Teleportation Is Real, But It Won't Be Used The Way You Think
Whenever I get asked what superpower I would have, I almost always say teleportation. Imagine it — never getting stuck in traffic again, never having to go through airport security, never having to pay $3 for a subway swipe. When I read that scientists had made a major teleportation discovery, I got wildly excited, until I realized that's not exactly what they meant. However, there's still plenty of reason to be pumped about the new scientific advancement. Two different teams of researchers in Canada and China teleported particles called photons using fiber optic cables and showed that two photons miles apart from each other could send information without a physical connection. This opens up the possibility of quantum Internet, a faster and safer way to go online that should aid research and help scientists achieve human teleportation one day.
The science behind the new achievement is called "entanglement," which connects particles that aren't physically connected. The scientists in the Canadian experiment connected two photons (the particles that make up light) and showed that they maintained their connection even after being teleported 3.9 miles away. The Chinese researchers demonstrated an even further distance, 7.8 miles. Since these are just early tests, it's a sign that the quantum technology could connect networks literally halfway around the world.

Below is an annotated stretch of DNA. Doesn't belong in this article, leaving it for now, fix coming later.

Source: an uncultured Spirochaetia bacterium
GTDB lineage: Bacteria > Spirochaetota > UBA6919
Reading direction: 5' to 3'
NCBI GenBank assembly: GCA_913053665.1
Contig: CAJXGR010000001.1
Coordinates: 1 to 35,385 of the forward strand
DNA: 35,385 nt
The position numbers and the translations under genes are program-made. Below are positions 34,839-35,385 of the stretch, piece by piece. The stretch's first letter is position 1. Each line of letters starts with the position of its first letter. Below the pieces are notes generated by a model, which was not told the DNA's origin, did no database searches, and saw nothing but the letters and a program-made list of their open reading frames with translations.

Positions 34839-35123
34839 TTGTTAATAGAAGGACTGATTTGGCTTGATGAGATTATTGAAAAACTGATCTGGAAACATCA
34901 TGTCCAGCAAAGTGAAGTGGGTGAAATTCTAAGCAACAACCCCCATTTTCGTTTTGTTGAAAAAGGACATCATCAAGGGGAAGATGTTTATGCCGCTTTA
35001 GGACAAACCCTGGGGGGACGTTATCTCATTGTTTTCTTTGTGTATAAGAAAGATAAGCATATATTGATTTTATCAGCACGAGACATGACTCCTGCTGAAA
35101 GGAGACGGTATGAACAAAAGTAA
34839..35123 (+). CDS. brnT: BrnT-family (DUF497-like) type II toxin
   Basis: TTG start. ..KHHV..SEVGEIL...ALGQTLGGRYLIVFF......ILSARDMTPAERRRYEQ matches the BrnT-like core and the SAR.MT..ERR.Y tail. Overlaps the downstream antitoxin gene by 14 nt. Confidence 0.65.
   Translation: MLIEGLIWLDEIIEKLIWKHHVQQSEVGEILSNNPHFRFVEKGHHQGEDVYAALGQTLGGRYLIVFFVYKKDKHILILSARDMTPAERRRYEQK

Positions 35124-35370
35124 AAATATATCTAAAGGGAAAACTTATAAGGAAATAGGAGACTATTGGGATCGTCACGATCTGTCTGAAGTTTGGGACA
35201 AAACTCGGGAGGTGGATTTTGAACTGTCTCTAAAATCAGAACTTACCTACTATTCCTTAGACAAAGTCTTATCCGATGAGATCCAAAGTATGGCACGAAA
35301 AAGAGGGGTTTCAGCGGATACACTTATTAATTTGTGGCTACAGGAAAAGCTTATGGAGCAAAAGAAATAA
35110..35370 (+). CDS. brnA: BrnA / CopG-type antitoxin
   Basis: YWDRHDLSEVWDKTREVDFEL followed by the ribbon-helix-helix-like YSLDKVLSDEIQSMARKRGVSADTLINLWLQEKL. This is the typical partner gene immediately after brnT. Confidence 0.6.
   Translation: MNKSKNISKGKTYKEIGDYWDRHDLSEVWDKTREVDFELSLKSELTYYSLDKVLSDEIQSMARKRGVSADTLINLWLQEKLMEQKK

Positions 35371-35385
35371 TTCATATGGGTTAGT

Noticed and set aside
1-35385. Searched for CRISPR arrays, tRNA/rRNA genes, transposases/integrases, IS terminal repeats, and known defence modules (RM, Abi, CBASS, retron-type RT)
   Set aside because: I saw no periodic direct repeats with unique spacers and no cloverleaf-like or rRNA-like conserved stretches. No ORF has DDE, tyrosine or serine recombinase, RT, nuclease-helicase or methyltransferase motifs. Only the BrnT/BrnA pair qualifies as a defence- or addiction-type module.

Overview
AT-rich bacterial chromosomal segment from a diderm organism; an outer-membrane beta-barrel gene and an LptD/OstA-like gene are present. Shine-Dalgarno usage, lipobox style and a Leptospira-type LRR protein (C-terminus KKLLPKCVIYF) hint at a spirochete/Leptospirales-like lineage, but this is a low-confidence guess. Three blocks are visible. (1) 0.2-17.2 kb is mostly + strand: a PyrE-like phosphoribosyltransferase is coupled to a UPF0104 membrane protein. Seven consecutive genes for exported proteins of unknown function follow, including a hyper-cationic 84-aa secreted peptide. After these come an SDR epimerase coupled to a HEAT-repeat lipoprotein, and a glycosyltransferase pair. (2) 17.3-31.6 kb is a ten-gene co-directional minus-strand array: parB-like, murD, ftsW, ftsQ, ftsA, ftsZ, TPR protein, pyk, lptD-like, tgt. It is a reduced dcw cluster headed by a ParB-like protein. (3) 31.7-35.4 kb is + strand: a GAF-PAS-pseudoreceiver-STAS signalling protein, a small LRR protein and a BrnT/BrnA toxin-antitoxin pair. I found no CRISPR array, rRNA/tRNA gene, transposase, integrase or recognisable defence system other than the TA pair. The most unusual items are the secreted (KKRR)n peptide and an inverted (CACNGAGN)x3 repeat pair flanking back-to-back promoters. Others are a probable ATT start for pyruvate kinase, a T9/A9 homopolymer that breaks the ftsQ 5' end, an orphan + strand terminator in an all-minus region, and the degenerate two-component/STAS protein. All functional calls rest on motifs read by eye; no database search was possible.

"Being entangled means that the two photons that form an entangled pair have properties that are linked regardless of how far the two are separated," Dr. Wolfgang Tittel, a physicist at the University of Calgary wrote in a press release. "When one of the photons was sent over to City Hall, it remained entangled with the photon that stayed at the University of Calgary."
The photons should be able to code information by their change in state, just like the 1s and 0s that make up the digital binary. It seems like gibberish if you can't read binary, but when that information is interpreted by your computer, you see pictures and videos on your screen. The exact same goes for quantum teleportation, and though there's obviously still a long way to go before the technology is integrated into your laptop, the fact that the researchers used preexisting telecommunications hardware to achieve the teleportation is a hugely encouraging sign. The progress in technology will be much more easily achieved because scientists and engineers don't have invent the relay hardware first, so you could have access to quantum Internet sooner than you might think.
Like I said before, this isn't the type of teleportation from the Star Trek movies, but it's a step in the right direction. The technology can't ever be used on people, but by increasing the Internet's current speed, capabilities, and access points, researchers will be able to reach new discoveries even faster, and possibly finally make human teleportation a reality. It also has a huge impact on security — quantum Internet would be a lot safer, because there's no stop point in the communication process where hackers could access the data.
All in all, quantum internet looks like an awesome new technology that will allow people to communicate safer and more easily. Plus, there's no telling where this research could expand — maybe it will lead to heads up displays or instantaneous communication without the use of a cell phone. Although it's not quite the incredible tech that The Jetsons and Back to the Future promised, it's science fact that's still pretty amazing.